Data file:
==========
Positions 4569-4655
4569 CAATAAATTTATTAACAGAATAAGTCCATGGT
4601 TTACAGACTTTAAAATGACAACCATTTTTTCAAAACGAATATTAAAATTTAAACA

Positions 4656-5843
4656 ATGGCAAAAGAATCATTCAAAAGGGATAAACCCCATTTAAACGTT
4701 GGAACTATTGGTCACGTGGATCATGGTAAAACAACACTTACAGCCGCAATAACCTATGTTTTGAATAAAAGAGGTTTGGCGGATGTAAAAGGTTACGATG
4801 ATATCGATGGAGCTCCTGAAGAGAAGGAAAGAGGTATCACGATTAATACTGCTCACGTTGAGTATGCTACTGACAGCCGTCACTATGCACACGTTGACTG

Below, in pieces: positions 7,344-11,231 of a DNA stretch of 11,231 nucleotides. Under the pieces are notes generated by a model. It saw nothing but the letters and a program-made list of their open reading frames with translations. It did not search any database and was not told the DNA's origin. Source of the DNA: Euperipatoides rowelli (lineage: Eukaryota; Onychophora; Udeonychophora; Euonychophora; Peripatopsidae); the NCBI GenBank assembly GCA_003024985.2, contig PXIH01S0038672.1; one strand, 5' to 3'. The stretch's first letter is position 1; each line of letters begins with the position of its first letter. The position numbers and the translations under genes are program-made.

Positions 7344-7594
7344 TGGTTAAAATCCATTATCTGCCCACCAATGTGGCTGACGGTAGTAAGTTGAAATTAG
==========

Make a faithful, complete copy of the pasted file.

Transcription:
Positions 4569-4655
4569 CAATAAATTTATTAACAGAATAAGTCCATGGT
4601 TTACAGACTTTAAAATGACAACCATTTTTTCAAAACGAATATTAAAATTTAAACA

Positions 4656-5843
4656 ATGGCAAAAGAATCATTCAAAAGGGATAAACCCCATTTAAACGTT
4701 GGAACTATTGGTCACGTGGATCATGGTAAAACAACACTTACAGCCGCAATAACCTATGTTTTGAATAAAAGAGGTTTGGCGGATGTAAAAGGTTACGATG
4801 ATATCGATGGAGCTCCTGAAGAGAAGGAAAGAGGTATCACGATTAATACTGCTCACGTTGAGTATGCTACTGACAGCCGTCACTATGCACACGTTGACTG

Below, in pieces: positions 7,344-11,231 of a DNA stretch of 11,231 nucleotides. Under the pieces are notes generated by a model. It saw nothing but the letters and a program-made list of their open reading frames with translations. It did not search any database and was not told the DNA's origin. Source of the DNA: Euperipatoides rowelli (lineage: Eukaryota; Onychophora; Udeonychophora; Euonychophora; Peripatopsidae); the NCBI GenBank assembly GCA_003024985.2, contig PXIH01S0038672.1; one strand, 5' to 3'. The stretch's first letter is position 1; each line of letters begins with the position of its first letter. The position numbers and the translations under genes are program-made.

Positions 7344-7594
7344 TGGTTAAAATCCATTATCTGCCCACCAATGTGGCTGACGGTAGTAAGTTGAAATTAG